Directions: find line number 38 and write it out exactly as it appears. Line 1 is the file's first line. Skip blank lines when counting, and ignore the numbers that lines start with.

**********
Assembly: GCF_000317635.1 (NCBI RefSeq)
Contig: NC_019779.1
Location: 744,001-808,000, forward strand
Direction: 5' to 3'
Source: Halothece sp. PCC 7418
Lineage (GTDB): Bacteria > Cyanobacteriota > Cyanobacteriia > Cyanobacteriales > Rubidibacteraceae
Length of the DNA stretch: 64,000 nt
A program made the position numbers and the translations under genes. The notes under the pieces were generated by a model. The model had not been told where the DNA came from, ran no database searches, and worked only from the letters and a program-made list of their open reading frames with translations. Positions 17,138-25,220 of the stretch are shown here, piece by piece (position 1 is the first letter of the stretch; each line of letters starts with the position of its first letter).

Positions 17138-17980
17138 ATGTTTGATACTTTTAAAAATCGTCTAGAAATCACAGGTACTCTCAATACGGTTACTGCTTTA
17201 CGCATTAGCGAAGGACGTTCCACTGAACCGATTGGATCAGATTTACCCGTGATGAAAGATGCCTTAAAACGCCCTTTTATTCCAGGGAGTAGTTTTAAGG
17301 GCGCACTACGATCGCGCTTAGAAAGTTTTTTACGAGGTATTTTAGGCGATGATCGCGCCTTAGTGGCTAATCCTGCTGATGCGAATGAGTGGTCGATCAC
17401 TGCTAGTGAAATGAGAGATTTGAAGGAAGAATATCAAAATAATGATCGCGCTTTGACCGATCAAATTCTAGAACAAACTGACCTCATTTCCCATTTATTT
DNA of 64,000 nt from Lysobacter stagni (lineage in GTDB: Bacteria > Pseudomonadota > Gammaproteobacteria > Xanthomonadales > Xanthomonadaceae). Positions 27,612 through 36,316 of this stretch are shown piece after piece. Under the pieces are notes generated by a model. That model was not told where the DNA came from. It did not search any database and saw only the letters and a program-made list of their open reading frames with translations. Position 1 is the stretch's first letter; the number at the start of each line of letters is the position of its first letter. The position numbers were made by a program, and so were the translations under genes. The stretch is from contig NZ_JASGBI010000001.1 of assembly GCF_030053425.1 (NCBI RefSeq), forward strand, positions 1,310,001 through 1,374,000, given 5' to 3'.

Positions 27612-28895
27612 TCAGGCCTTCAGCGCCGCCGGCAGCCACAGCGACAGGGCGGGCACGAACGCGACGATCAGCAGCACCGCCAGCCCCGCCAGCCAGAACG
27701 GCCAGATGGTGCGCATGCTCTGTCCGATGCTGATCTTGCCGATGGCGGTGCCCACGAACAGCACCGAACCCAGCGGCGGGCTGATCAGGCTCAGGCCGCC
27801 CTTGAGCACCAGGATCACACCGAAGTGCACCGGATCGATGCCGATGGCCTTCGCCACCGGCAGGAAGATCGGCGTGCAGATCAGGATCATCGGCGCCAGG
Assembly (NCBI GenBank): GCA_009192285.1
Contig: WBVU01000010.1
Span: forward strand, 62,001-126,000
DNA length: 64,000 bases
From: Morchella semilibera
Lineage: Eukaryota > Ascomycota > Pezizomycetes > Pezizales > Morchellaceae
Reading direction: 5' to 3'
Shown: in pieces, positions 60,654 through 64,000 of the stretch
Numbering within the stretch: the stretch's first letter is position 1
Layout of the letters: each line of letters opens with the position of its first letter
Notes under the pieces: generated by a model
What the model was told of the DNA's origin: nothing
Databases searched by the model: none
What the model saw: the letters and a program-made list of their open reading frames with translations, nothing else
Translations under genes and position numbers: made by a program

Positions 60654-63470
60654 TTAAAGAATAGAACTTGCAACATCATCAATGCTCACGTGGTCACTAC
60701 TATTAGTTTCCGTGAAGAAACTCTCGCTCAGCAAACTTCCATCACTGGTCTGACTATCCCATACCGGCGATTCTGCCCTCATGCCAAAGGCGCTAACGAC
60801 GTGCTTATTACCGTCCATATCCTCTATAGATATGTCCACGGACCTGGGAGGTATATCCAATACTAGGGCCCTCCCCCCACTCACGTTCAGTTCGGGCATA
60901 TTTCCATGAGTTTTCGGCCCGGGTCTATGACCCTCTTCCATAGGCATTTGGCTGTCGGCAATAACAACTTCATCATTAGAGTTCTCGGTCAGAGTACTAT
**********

60901 TTTCCATGAGTTTTCGGCCCGGGTCTATGACCCTCTTCCATAGGCATTTGGCTGTCGGCAATAACAACTTCATCATTAGAGTTCTCGGTCAGAGTACTAT